In response to the spectre of terrorist attacks, France has made its current legal exceptions permanent, kicking the judiciary out of the process and expanding warrantless practices.
A state of emergency has been in place since November 2015, when hundreds were killed or wounded in a coordinated attack by a group aligned with ISIL. After six extensions, the special powers granted to the country’s security and intelligence institutions were set to expire. However, the legislative branch has incorporated the controversial practices into a new counterterrorism bill, which passed last week.
The new measures allow the executive to approve of many counterterrorism actions without any ruling from a judge or magistrate. A direct decision-making mechanism between the Interior Ministry, local government officials and security forces will have the power to put people under house arrest, monitor communications, limit the movement of people, close places of worship, search private property and create month-long ‘lock-down’ zones, banning public gatherings within a twenty-kilometer radius of transport hubs, all without judicial consideration or a warrant.
Human Rights Watch say that, since November 2015, there have been about 2600 warrantless raids and 400 people placed under house arrest, resulting in only five terrorism-related criminal investigations. When terrorist attacks do happen, the perpetrators are usually already on the vast database of 20,000+ names the intelligence agencies maintain, or are indeed under regular electronic or physical surveillance. 14 terrorist incidents have apparently been foiled in the last two years.
North America and Europe have steadily crystallised their states of exception into law since 9/11 and the more recent spasms of violence in Western Europe, opting to create more agencies, more undemocratic powers and more databases.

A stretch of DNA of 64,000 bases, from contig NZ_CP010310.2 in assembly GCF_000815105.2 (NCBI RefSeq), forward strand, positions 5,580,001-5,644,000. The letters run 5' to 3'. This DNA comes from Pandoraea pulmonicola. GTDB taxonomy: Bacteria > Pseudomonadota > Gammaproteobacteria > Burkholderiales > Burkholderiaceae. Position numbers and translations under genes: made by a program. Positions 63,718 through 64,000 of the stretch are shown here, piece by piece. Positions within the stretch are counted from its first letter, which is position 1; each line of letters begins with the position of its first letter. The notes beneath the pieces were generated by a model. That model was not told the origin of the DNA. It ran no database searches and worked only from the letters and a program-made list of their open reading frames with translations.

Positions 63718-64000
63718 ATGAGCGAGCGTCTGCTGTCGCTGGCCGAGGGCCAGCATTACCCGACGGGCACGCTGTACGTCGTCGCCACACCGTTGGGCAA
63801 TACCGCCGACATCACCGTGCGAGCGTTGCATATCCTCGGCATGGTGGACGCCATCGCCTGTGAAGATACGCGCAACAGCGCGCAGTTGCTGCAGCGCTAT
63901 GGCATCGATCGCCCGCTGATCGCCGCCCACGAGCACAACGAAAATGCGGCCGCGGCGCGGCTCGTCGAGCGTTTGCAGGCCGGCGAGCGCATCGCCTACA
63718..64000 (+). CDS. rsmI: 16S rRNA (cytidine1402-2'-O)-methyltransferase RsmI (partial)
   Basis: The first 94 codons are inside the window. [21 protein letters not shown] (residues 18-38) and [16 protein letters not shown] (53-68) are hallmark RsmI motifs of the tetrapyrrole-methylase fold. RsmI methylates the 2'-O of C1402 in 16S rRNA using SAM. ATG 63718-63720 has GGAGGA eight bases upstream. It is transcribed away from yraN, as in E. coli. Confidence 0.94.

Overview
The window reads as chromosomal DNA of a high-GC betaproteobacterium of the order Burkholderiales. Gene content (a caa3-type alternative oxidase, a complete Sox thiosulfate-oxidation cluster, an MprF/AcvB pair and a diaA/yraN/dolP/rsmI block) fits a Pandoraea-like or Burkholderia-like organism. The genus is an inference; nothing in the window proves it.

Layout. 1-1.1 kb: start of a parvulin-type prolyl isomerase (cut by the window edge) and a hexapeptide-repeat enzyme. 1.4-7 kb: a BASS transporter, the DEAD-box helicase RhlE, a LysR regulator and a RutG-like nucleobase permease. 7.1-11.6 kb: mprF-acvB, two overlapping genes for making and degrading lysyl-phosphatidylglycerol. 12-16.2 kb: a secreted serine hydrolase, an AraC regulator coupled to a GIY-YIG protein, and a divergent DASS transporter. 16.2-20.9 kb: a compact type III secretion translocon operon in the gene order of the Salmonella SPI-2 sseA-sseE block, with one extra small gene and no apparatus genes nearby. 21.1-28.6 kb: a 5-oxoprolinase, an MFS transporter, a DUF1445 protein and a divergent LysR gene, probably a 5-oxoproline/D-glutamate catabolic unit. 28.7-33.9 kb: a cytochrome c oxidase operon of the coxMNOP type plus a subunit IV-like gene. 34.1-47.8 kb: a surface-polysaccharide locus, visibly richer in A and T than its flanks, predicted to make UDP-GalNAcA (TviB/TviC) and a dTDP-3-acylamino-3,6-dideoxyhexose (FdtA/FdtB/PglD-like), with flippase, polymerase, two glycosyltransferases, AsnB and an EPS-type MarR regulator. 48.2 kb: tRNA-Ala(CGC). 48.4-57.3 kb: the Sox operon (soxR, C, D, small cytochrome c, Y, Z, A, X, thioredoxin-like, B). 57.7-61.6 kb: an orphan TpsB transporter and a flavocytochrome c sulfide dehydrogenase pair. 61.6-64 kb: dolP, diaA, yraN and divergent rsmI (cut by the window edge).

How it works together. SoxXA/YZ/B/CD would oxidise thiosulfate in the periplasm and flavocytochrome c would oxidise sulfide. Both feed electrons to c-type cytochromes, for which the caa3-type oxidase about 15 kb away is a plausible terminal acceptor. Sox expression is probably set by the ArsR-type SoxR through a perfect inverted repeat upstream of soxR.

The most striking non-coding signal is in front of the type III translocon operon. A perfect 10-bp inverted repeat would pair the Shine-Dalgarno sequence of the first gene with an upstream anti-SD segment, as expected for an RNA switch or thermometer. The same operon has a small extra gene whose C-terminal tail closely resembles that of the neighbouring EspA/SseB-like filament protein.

France is already part of a well-established security apparatus that has produced big data software that tracks people’s associations and patterns. People are interpreted not as members of a community but as volatile and virulent cells. France has also joined Britain and Australia in instituting ‘de-radicalisation’ programmes in schools, where children are surveilled and reports are compiled. Those charged with petty crimes, those on the margins of society, those who believe in God are told they are at risk, of risk and cannot be trusted.
As for the realpolitik at play here, French President Emmanuel Macron has managed to take the heat off himself by lifting the state of emergency and codifying its already normalised practices into law. The new president’s honeymoon period recently ended but the new law is popular among an overwhelming majority of lawmakers and, according to opinion polls, more than half of the public. The law will also appease the right-wing opponents of Macron (he is also warming to the idea of tightening EU border controls), and the absence of the sinister ‘state of emergency’ moniker in the headlines will hopefully calm others.
France’s large Muslim community will likely suffer from institutionalising the emergency measures. Human rights groups say Muslims have already been irreversibly affected since long before November 2015 by systematic religious and ethnic profiling.
Moreover, as an influential voice in the European Union, other countries will see an opportunity to follow France’s lead. The sublime project of databases, algorithms and viral networks and the false security of mass surveillance, virtually segregated cities and a security apparatus not tied down by judicial process will continue unabated.